Studio: Paramount Pictures
US Rating: Rated PG-13 For Some Intense Sequences of Western Violence Including Disturbing Images
Film Length: 110 Mins
Aspect Ratio: 2.35:1
Video: MPEG-4 AVC 1080P High Definition
Audio: English 5.1 DTS-HD Master Audio, French 5.1 Dolby Digital/Spanish 5.1 Dolby Digital, Portuguese 5.1 Dolby Digital
Subtitles: English, English SDH, Spanish, French, and Portuguese
Release Date: June 7, 2011
Review Date: June 6, 2011
“You must pay for everything in this world, one way and another. There is nothing free except the grace of God”
True Grit is a rich, familiar story of murder and revenge set against the still tempering wildness of the American West, but the fields of this story are flush with characters of delightful depth and definition, in pursuit of justice – in its emerging form – and each with much to offer and much to learn. In the hands of two of the most courageous and important filmmakers working today, Joel and Ethan Coen, author Charles Portis’ novel is the recipient of another fine cinematic translation.
The Film: 4.5 out of 5
Charged with claiming her father’s remains in the township of Fort Smith following his murder, young Mattie Ross seeks to employ the considerable tracking talents of the irascible Rooster Cogburn; a U.S. Marshal renowned for his delivery of justice, often with the unforgiving fortitude of a gun, and his gruff, drunken disposition. Young Mattie, a brazen 14 year old with a keen intellect and a sharp tongue, seeks revenge against Tom Chaney, the ruthless outlaw who gunned down her father, leaving her and siblings fatherless and her mother a widow. Cogburn begrudgingly takes on the task of tracking Chaney down – venturing into dangerous Indian Territory accompanied by Mattie, insistent upon being present when Chaney is caught, and a cocksure Texas Ranger looking to snag Chaney first and haul him to the lone star state to answer for earlier crimes.
When it was announced that True Grit, one of the legendary John Wayne’s best films, was to be remade, one could almost sense the global furrowing of brows. Hearing that it would be crafted by the hands of Joel and Ethan Coen, gifted writers and directors of American classics Fargo, No Country for Old Men, Miller’s Crossing among others, curiosity was piqued. Perhaps none could have foreseen the extent to which the Coen Brother’s would master the material, delivering a wholly original perspective on the tale while remaining faithful and respectful of the original John Wayne classic and the novel from which it was born. Remakes are a prickly subject, for every person intrigued by what a new vision could bring to even the most revered of classics, there are choruses of folk dismayed at the possibility – or the reasoning – behind such moves. True Grit demonstrates that with the right care, cast, and crafting, remake need not be a dirty word.
Great westerns, of which this 2010 remake certainly can be considered, care more for the characters at the core and soul of the story than any preoccupation with grand set piece spectacles or complicated mystery of drama – though such things are not precluded. The joy of the greatest westerns is unconditionally embroiled in the wit, wisdom, mystique, or square jaw of the leading figure – or group – and their labor and task to protect, pursue or avenge. Clint Eastwood occupied that role in a number of the very best westerns, as did John Wayne, Gary Cooper, James Stewart and others too. In recent years, Russell Crowe has delivered a fine performance in 3:10 to Yuma, Kevin Costner rode strong in Open Range, and now Jeff Bridges has delivered one of his most superb performances as Rooster Cogburn.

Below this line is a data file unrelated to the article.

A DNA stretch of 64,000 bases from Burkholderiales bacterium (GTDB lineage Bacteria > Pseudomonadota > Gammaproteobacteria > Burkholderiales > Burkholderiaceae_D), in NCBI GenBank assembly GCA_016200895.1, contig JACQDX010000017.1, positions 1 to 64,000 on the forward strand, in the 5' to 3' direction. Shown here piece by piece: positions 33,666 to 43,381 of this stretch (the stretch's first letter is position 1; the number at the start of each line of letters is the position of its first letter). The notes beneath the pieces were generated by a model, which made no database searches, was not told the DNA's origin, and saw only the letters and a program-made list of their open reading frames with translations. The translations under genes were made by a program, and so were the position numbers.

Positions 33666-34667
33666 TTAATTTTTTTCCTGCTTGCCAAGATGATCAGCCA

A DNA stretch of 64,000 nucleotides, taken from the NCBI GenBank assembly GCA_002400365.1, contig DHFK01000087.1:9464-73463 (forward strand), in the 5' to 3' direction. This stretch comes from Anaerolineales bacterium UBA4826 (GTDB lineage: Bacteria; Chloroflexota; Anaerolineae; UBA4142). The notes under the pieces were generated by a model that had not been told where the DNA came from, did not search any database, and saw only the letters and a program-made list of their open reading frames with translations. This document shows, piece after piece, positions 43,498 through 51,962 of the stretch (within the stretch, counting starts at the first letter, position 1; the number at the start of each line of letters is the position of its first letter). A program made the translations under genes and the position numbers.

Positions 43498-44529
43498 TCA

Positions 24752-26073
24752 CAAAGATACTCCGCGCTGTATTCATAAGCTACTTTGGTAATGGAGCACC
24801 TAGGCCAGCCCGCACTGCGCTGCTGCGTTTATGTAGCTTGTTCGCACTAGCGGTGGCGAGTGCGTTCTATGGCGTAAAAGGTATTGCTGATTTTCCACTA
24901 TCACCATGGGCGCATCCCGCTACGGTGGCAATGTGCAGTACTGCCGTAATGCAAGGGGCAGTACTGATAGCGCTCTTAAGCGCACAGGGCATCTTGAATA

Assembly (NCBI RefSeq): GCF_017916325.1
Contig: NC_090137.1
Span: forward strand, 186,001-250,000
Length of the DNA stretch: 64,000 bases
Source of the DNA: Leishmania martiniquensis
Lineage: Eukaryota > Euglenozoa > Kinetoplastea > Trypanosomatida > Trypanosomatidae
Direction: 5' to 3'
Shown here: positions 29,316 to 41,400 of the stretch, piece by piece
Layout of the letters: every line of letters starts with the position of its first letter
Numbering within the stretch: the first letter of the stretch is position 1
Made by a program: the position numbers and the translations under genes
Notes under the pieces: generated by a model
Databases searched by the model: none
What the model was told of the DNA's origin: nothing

John Wayne received his one and only Oscar for his performance as the grouchy Cogburn – a performance that was considered over-the-top by many at the time, and Jeff Bridges was nominated for the Best Actor Academy Award though he lost to Colin Firth from The King’s Speech; a shame. Bridges crafts a magnificently likeable, acerbic and mean-spirited U.S. Marshal, physically weighted by poor-health and a drunkards affliction, but his shooting is no-less for the wear. Bridges delivers a master class performance, pulling from within himself a person quite unlike the Jeff Bridges we have seen throughout his career. As young Mattie is newcomer Hailee Steinfeld in a performance that defies expectations for one so young (she was just 14 during filming, the same as her character – as a comparison, Kim Darby in the original was nearing 22 when she played the same role). Steinfeld’s nomination for Best Supporting Actress was absolutely deserved with one caveat – she should have been nominated in the Best Actress category for her presence and performance is integral to almost every scene. Matt Damon’s portrayal as the more kept and particular Texas Ranger, La Boeuf, is a delightful spoil to Bridges ruffled Cogburn. Balancing the comedic and peculiar nature of the proud ranger with the dramatic tones surrounding many scenes, required finding the line of parody to understand yet not cross, and Damon walks that line with aplomb. Josh Brolin gives Tom Chaney a fool’s demeanor bolstered by a sadistic streak. His presence in the film may be limited, but he makes that presence felt. An almost unrecognizable Barry Pepper infuses Lucky Ned Pepper – the gang leader with whom Chaney has hitched his wagon – with a serious menace and believable respectability. It’s a fleeting but terrific supporting performance.